Cathedral of Petrópolis
The Cathedral of Saint Peter of Alcantara (Portuguese: Catedral de São Pedro de Alcântara), also known as the Cathedral of Petrópolis, is a Roman Catholic cathedral in Petrópolis, Brazil, dedicated to the country's patron saint, Peter of Alcantara. The cathedral is also the resting place of the last Emperor of Brazil, Dom Pedro II, and his family.
|Cathedral of Saint Peter of Alcantara
Catedral de São Pedro de Alcântara
|Province||Diocese of Petrópolis|
|Leadership||Dom Gregório Paixão|
Originally, the Matrix Church of Petrópolis was a modest building located in front of the Imperial Palace, but the construction of a new Matrix was already foreseen, in the current place, in the urbanization plan of Petrópolis, dated 1843, written by Major Júlio Frederico Koeler.
In the 1870s the construction of the new church was reconsidered, thanks to the interest of Emperor Pedro II and his daughter, Isabel, Princess Imperial. In 1871, the construction of a new Matrix was officially decided, but it would be slow to materialize. In 1876 the Italian architect Federico Roncetti presented/displayed a project in Renaissance Revival architecture, that was refused.
The current building of the cathedral began to be built only in 1884. The project was commissioned from the Bahian engineer and architect Francisco Caminhoá, who designed a Neo-Gothic style building, very fashionable at the time, especially inspired by the old cathedrals of northern France. The work was carried out by the contractor Manuel Pereira Jerônimo, son of one of the first families to settle in the city, coming from Pico Island, in the Azores.
The construction of the cathedral did not stop after the Proclamation of the Republic and followed until 1901, when the works enter a period of paralysis. Under the command of engineer Heitor da Silva Costa, the work entered into a second phase of intense activity in 1918. Finally, on 29 November 1925, the new Matrix of Petrópolis was inaugurated after 37 years of work. The building, however, was not finished, lacking the main façade and the tower, and much of the interior decoration. The works of the facade only began in 1929 and reached rosette level in the 1930s. The tower would only be built between 1960 and 1969.
In 1920 the decree banning the Brazilian Imperial Family was annulled, and as early as 1921 the remains of Emperor Pedro II and his wife, Teresa Cristina of the Two Sicilies, were brought from the Royal Pantheon of the House of Braganza in Lisbon to Rio de Janeiro, where were housed in the old Metropolitan Cathedral. In 1925 the remains were transferred to the sacristy of the cathedral of Petrópolis. Finally, on 5 December 1939, President Getúlio Vargas and other authorities inaugurated the Imperial Mausoleum, where the Emperor and Empress were finally transferred. In 1971, Princess Isabel and her husband, Gaston, Count of Eu were buried in the mausoleum.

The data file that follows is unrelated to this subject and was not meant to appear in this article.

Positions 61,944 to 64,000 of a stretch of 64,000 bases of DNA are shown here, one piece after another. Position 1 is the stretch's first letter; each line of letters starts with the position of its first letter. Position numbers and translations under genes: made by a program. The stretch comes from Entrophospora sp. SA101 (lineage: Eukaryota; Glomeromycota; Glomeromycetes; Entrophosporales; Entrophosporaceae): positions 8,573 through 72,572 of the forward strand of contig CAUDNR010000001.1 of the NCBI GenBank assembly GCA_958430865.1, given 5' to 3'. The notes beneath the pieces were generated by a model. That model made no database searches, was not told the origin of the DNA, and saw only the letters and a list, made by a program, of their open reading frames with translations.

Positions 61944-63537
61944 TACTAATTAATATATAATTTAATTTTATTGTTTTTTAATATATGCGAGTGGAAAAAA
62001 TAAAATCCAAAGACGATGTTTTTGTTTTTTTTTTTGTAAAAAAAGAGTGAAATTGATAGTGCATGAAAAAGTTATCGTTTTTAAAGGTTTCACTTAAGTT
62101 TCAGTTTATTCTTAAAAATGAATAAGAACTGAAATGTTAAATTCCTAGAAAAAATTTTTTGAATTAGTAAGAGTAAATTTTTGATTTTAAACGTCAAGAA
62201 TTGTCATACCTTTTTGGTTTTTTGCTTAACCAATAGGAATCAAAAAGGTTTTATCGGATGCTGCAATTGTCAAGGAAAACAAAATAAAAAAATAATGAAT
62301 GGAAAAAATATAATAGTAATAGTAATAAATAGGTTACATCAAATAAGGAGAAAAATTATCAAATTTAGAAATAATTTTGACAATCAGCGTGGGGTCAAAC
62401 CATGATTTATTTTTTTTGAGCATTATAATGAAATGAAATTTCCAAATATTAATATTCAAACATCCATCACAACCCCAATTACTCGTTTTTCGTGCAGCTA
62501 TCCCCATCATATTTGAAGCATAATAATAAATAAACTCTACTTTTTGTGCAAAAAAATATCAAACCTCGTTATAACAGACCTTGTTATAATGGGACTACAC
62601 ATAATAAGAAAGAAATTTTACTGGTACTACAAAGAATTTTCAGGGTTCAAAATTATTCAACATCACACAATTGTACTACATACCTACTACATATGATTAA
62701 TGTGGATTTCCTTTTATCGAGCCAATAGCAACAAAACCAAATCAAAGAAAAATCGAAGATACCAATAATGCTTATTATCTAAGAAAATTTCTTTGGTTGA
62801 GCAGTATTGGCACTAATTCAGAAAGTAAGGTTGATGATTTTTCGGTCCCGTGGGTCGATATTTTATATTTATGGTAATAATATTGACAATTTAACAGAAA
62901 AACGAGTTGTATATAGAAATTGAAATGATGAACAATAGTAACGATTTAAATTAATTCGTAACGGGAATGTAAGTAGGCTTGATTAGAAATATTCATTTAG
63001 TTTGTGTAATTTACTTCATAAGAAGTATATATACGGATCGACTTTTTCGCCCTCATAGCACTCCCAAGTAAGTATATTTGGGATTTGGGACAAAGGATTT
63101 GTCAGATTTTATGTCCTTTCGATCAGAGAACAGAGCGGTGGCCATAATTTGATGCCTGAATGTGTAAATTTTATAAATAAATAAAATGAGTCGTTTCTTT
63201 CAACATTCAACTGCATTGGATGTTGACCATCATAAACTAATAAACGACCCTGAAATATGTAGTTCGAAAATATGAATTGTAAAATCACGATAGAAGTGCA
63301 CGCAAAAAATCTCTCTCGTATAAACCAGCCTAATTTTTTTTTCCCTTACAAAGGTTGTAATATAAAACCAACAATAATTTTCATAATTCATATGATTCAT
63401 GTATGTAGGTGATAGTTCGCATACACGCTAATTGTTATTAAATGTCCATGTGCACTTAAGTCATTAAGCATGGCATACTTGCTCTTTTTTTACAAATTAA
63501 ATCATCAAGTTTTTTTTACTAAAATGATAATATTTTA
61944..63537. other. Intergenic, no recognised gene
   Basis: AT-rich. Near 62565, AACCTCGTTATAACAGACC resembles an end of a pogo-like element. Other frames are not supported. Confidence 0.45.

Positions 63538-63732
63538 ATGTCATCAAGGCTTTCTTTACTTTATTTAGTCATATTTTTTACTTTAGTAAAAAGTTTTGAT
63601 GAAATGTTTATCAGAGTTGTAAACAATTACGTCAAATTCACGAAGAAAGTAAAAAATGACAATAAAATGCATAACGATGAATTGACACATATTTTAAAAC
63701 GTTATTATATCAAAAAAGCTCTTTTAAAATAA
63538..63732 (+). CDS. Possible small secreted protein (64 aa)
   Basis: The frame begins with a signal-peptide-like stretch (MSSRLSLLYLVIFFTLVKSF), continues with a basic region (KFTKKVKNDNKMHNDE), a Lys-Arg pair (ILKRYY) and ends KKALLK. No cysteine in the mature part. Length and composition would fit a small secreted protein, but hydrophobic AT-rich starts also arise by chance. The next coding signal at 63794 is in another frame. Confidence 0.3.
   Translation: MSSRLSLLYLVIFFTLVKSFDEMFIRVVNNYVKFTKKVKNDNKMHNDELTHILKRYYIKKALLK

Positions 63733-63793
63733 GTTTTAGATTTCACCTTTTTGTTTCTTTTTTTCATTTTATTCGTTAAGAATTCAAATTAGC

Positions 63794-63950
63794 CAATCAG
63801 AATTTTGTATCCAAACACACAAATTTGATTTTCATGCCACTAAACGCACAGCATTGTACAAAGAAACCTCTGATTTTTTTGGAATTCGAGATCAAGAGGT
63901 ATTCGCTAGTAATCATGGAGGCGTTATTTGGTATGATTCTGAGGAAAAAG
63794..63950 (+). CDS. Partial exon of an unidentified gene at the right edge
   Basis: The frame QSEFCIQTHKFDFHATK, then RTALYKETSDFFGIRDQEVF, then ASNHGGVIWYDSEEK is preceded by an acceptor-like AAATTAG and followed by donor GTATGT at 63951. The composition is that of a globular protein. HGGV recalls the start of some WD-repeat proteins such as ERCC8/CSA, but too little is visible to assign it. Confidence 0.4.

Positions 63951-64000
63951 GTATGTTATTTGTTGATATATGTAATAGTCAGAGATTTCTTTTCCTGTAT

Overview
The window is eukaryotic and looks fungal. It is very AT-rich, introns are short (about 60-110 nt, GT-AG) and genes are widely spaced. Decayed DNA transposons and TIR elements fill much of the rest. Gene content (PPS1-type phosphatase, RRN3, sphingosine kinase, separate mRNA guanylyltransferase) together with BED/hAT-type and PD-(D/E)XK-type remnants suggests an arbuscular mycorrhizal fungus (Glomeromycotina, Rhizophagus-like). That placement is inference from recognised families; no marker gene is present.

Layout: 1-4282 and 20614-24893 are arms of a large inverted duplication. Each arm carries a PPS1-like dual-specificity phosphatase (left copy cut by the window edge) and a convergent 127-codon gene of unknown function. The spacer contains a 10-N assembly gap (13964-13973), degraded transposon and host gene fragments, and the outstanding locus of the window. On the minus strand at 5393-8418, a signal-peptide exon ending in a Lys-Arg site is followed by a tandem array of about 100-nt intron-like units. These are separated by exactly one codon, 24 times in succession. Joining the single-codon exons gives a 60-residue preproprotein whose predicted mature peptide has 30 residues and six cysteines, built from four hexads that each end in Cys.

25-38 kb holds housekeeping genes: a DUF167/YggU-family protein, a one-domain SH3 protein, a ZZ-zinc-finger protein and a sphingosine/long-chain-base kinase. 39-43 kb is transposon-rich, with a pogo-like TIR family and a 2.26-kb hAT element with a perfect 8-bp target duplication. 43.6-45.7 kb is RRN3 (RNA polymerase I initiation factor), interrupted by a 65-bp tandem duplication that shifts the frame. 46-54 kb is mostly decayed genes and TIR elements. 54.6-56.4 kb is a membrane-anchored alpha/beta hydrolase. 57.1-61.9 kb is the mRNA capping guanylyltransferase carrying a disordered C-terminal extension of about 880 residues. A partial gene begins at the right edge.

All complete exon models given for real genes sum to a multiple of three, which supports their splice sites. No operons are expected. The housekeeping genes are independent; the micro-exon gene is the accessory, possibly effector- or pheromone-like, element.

The Cathedral of Petrópolis is a Neo-Gothic church of Latin cross with little pronounced transept and three ships. The headboard has an ambulatory connected with the main chapel. The cathedral measures 70 meters in length and 22 meters wide, with a height of 19 meters on the ships.
The main façade of the church has a portal with multiple archivolts in the form of pointed arches. In the place of the tympanum there is a Calvary (Crucified Christ, the Virgin and Joseph of Arimathea), and in the upper part of the façade are statues of the four evangelists (St. Mark, St. Luke, St. John and St. Matthew). All these sculptures are authored by Adam Bordignon (c.1935). The façade also contains a beautiful rose window.
The tower, the most recent element of the church (1960s), rises 70 meters above the ground and contains a chime of five cast bronze bells in Passau, Germany weighing nine tons.
Inside, the spaces are divided by typically pointed Gothic arches. On the right side of the entrance is the Imperial Mausoleum and on the left side the baptistery, with the baptismal font of the former matrix of Petrópolis (1848). The choir of the church has a main altar in Portuguese lioz stone. In the ambulatory there is a huge statue of the patron of the cathedral and monarchy, St. Peter of Alcantara, carved in Carrara marble by Frenchman Jean Magrou (c.1925). The stained-glass windows of the ambulatory and nave date mostly from the 1930s.
The cathedral has an important organ, manufactured in Rio de Janeiro and installed in 1937 by Guillermo Berner.
The church houses the Imperial Mausoleum, which is a small chapel situated to the right of the churchyard of the Cathedral. The main tombs was carved in Carrara marble circa 1925 by French sculptor Jean Magrou, author of the gisants, and by Brazilian Hildegardo Leão Veloso, author of the reliefs on the sides. The other tombs were carved by Brazilian Humberto Cozzo. The windows of the chapel have colorful stained glass windows with poems written by Pedro II during his exile, in which the Emperor reveals his longing for his native country. The altar of the chapel, carved in marble and with a granite cross from Tijuca, contains relics of the saints Saint Magnus, Saint Aurelia and Saint Tecla, brought from Rome.
Among the members of the Brazilian Imperial Family buried in the Imperial Mausoleum since it's inauguration in 1939 are:
- Emperor Pedro II (1825–1891) the last Emperor of Brazil
- Empress Teresa Cristina (1822–1889) wife of the above
- Isabel, Princess Imperial of Brazil (1846–1921) Pedro II's heiress
- Prince Gaston, Count of Eu (1842–1922) husband of the above
- Pedro de Alcântara, Prince of Grão-Pará (1875–1940) Isabel's oldest son
- Countess Elisabeth Dobržensky de Dobrženicz (1875–1951) wife of the above